Reviews: e-book and audiobook fiction: J. D. Robb, Kate Atkinson

PUBLISHED : Saturday, 21 February, 2015, 10:49pm
UPDATED : Saturday, 21 February, 2015, 10:49pm

Obsession in Death
by J.D. Robb

Whether she is writing romance as Nora Roberts or her ever-extending "In Death" crime series as J.D. Robb, Roberts is one of the world's bestselling authors. She is also prolific enough to have had a new Roberts title out on Valentine's Day, while Obsession in Death is Eve Dallas' 40th futuristic crime caper for the New York City Police and Security Department. You don't need to be Eve or her hunky billionaire husband, Roarke, to guess there's a body "of a woman who'd once been a stunner". Sadly, her meticulous sense of style was not enough to save her from a nasty end. Gruesomely, her tongue is in a glass dish at some distance from her actual mouth. What emerges rapidly is that the killer is presenting these corpses as a grisly gift to the lieutenant. Helped by her usual gang - Roarke, Delia Peabody, Ian McNab and Charlotte Mira - Eve sets out to stop her admiring adversary before he stops her. It's really rather good fun. Robb can do scary, but isn't a slouch with her kitchen-sink combination of crime, science fiction and romance.

Human Croquet
by Kate Atkinson
(read by Susan Jameson)
Random House

First published in 1997, but new to audiobook download, Kate Atkinson's second novel confirmed what her prize-winning debut, Behind the Scenes at the Museum, boldly announced: she's a major literary talent. Our narrator is Isobel Fairfax, who sounds like a Bronte heroine and speaks like one too: "Francis Fairfax, lately ennobled by the Queen, was in receipt, from the Queen's own hand, of a great swathe of land north of the village, on the edge of what remained of the forest." Isobel's parents have vanished, she tells us without vouchsafing what happened. In this way, her narration creates a strange sense of mystery that she doesn't quite notice. This continues as she describes life with her brother, Charles, and their unpleasant grandmother in Arden. Set on Isobel's 16th birthday, April Fool's Day 1960, there is unrequited love, otherworldly philosophising and a nice dose of horror. Susan Jameson reads with intelligence this visionary tale that time-shifts woozily. Her tones are cool and crisp. This is a terrific book that is beautifully read.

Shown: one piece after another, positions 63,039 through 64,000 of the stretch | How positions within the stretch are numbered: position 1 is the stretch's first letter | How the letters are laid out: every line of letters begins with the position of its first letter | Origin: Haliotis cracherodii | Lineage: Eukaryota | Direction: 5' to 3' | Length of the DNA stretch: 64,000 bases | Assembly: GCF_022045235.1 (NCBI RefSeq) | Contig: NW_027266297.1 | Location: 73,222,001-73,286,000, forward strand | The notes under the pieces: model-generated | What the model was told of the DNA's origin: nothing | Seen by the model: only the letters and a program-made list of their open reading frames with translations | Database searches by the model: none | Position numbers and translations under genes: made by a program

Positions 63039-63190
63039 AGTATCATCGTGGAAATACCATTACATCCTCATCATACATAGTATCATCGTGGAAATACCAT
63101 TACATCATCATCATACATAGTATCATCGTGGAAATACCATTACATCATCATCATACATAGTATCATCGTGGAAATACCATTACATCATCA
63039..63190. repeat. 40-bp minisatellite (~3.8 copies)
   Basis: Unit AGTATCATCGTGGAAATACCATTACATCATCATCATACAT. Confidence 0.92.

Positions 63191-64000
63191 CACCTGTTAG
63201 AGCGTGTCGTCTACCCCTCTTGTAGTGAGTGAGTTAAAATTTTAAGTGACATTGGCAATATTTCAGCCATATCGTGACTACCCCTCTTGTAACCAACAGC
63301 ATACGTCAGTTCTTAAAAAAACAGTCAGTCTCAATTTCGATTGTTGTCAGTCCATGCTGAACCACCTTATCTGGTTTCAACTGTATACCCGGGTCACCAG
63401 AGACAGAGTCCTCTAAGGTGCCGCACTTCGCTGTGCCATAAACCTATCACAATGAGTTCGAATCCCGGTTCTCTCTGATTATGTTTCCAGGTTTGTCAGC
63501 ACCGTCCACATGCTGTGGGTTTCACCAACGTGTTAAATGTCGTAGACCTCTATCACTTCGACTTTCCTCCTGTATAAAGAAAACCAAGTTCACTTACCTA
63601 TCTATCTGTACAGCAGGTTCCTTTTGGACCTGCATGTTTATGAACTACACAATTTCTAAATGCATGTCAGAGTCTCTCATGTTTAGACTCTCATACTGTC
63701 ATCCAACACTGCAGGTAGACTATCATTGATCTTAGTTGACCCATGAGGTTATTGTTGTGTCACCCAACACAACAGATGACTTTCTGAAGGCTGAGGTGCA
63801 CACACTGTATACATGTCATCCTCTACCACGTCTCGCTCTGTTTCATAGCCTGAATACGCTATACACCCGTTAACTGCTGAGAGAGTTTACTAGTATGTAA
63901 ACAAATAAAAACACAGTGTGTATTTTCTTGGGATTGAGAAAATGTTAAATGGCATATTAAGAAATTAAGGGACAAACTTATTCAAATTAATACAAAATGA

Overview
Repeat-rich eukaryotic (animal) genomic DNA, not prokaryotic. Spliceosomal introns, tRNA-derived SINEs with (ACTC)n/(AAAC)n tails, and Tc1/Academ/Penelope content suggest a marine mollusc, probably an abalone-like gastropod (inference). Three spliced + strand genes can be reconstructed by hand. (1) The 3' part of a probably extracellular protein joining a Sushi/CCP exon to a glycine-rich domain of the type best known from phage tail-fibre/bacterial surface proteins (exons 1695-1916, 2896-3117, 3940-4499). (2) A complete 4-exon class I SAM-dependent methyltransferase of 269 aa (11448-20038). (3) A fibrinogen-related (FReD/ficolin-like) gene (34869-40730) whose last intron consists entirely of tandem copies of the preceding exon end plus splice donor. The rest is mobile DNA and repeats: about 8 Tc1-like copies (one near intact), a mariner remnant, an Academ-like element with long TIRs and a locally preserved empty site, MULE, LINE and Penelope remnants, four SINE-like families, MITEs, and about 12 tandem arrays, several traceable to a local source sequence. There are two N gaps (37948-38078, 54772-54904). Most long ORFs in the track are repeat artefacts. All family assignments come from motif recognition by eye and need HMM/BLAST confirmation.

by Natsume Soseki
(read by Matt Shea)
Gateway Editions

Kokoro is a classic novel by one of Japan's most revered 20th-century writers. First serialised over several months in 1914 by Japanese newspaper Asahi Shinbun, it follows the relationship between an unnamed university student and his sensei, a wise, reclusive teacher. Their intertwining stories fill the three sections. This is both a personal and national coming-of-age story, tracing a young man coming to terms with his identity and his family: his major action in part two is to sit beside his dying father. Familial peace is disrupted by the sensei's letters which recount his own fraught background, in which he was cheated out of his fortune by a conniving uncle before responding with spiritual study. His withdrawal has allegorical power, narrating feudal Japan's journey towards modernity: "Loneliness is the price we have to pay for being born in this modern age, so full of freedom, independence, and our own egotistical selves." The story doesn't end happily. Matt Shea reads attentively, evoking the slightly hallucinatory mood of the novel. A fascinating, atmospheric listen.